in
  #"Expanded NewCols"

 

 

@smpa01 I'm glad you asked this question. I find it relatively common to need to add existing lists as new columns but never found an approach that feels clean and efficient.

 

@ImkeF I'd love to hear what you'd suggest for this topic since, to me, it feels similar in flavor to your Transforming Multiple Columns post.

Hi all,

@ImkeF , @smpa01 , @AlexisOlson , @wdx223_Daniel @latimeria 

 

The benefits of "scalar" approach escapes for me. In the example that Chris brought in his table, it assumes performing a row-by-row function, which can be optimised this way.

 

In this particular case we are dealing with merging two (or more) sets of data which does not have anything in common (except, potentially, an equal number of rows). There is no functional dependency of one set on another from what I see.

 

Therefore this is unclear which option would be quicker for this particular application. I would say, it is heavily dependant on the implementation. For instance, if the table is mapped to the memory as a set of columns somehow build into a form of a list, breaking it down to columns would not take any time regardless of the number of rows. The new columns would be just added to the list of columns (as references rather than copying blocks of data into a new structure). This can work because since defined variable is immutable, hance the reference is guaranteed to not to change whatever happens. 

 

On the other hand, "scalar" option in this world would have to actually scroll through each item in the list (hence this can be done only once for all new columns at the same time) to add them to the existing table as new columns (i. e. physically copy blocks of data from one place in memory to another). Buffering the table can improve this to some extend, but the mechanics of this I can't explain/envisage.

 

I've run the following test. See two queries below, one is a "scalar" and another Table.ToColumns option of adding lists. Both operate with 1m rows (both on the table and the lists):

let
    data = List.Zip({{1..1000000}, List.Transform({1..1000000}, each Text.From(_) & "." & "0")}),
    Source = #table({"col1", "col2"}, data), 
    list1 = List.Transform({1..1000000}, each Text.From(_) & "." & "1"),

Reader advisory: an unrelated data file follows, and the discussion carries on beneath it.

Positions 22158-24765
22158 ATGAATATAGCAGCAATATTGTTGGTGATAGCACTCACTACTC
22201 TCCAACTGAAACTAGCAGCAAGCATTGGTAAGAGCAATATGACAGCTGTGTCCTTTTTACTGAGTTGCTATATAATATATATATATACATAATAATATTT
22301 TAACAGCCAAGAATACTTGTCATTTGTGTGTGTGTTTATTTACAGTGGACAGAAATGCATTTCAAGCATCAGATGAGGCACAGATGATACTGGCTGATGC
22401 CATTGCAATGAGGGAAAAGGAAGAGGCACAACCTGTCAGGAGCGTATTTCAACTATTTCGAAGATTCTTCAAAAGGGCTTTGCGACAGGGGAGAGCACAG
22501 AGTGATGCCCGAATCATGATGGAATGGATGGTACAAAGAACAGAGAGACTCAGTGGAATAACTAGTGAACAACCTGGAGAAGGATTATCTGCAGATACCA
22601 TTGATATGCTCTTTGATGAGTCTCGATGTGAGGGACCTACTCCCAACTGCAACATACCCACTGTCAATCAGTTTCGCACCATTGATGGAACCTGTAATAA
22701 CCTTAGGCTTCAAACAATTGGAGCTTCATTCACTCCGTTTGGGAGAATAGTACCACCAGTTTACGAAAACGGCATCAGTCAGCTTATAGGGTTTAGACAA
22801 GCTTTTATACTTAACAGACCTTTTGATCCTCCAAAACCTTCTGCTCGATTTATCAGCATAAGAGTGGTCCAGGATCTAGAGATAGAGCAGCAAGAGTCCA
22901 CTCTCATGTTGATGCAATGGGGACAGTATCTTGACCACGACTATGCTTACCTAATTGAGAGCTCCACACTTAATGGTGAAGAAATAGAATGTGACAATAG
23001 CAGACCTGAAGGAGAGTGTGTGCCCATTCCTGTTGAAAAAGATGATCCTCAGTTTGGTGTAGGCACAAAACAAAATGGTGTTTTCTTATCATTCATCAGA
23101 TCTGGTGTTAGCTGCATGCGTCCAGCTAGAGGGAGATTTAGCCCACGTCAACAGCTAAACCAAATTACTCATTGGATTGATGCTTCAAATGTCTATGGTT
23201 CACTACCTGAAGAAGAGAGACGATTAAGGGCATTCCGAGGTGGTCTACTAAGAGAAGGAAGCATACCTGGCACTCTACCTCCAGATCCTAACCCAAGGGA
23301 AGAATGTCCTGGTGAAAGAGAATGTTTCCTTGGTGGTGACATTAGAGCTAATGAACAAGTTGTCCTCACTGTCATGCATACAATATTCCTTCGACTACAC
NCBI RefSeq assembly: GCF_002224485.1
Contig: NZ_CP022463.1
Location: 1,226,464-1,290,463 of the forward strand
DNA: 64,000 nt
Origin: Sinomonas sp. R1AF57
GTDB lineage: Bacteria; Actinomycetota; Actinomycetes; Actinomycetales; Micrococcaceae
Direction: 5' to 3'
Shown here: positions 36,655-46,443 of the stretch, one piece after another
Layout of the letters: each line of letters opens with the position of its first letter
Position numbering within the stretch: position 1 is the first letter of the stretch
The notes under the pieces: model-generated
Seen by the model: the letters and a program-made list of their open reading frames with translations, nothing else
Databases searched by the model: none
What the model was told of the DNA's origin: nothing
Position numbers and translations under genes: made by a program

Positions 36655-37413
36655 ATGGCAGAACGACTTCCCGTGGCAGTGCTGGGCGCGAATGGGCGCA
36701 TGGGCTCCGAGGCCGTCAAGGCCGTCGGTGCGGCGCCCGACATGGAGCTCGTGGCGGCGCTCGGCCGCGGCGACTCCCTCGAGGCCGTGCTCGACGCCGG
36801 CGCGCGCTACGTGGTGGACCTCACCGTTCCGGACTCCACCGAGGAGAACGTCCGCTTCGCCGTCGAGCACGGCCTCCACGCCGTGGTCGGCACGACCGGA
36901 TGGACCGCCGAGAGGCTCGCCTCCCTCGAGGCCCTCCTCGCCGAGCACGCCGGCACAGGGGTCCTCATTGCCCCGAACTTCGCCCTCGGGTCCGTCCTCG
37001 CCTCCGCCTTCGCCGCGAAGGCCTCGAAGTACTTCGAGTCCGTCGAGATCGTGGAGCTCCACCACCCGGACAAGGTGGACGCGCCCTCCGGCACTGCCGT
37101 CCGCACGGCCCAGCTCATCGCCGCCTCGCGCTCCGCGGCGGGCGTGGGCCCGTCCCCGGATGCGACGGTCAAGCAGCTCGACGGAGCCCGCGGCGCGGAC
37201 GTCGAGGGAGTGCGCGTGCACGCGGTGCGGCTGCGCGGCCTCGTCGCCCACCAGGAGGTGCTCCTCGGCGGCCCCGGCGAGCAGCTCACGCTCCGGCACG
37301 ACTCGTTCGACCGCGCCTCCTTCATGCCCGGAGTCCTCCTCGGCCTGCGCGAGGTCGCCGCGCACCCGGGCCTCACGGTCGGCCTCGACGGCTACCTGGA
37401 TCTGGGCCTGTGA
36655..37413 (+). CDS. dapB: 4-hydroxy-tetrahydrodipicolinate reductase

list2 = List.Transform({1..1000000}, each Text.From(_) & "." & "2"), 
    list3 = List.Transform({1..1000000}, each Text.From(_) & "." & "3"), 

// Buffer function input for performance reasons
    BufferedTable = List.Buffer(
        Table.ToRecords(#table({"col3", "col4", "col5"}, List.Zip({list1, list2, list3})))
    ), 
    AddColumn = Table.AddColumn(
        Source, 
        "NewCols", 
        each Function.ScalarVector(type function (x as record) as record, each BufferedTable)(_)
    ), 
    #"Expanded NewCols" = Table.ExpandRecordColumn(AddColumn, "NewCols", {"col3", "col4", "col5"})
in
    #"Expanded NewCols"

 

let
    data = List.Zip({{1..1000000}, List.Transform({1..1000000}, each Text.From(_) & "." & "0")}),
    Source = #table({"col1", "col2"}, data), 
    list1 = List.Transform({1..1000000}, each Text.From(_) & "." & "1"), 
    list2 = List.Transform({1..1000000}, each Text.From(_) & "." & "2"), 
    list3 = List.Transform({1..1000000}, each Text.From(_) & "." & "3"),
    Custom1 = Table.FromColumns(Table.ToColumns(Source) & {list1} & {list2} & {list3})
in
    Custom1

 

The "scalar" option on my laptop refreshes for about 3 sec, which is quick, but the Table.ToColumns refreshes in a blink of the eye, I can't even see the running dots to start counting. Also, IMHO, the table.tocolumns looks a bit neater and straightforward.

 

This kind of proofs the point with in-memory organisation of tables which favours the Table.ToColumns version. But I can see that this may be case-dependant.

 

Cheers,

John

   

latimeria
Resolver V
Resolver V

Hi @smpa01 ,

Try this

let
    Source = #table({"col1", "col2"}, {{1,2},{3,4}}),
    TableToList = Table.ToColumns(Source),
    _list = {5,6},
    MergeLists = List.Combine( {TableToList, {_list} }),
    Custom2 = Table.FromColumns(MergeLists)
in
    Custom2

Hi @smpa01,

 

I would change the last line to something like this:

Table.FromColumns(MergeLists, Value.Type(Table.AddColumn(Source, "Column3", each null, type number)))

to avoid re-setting all column types again.

 

Cheers,

John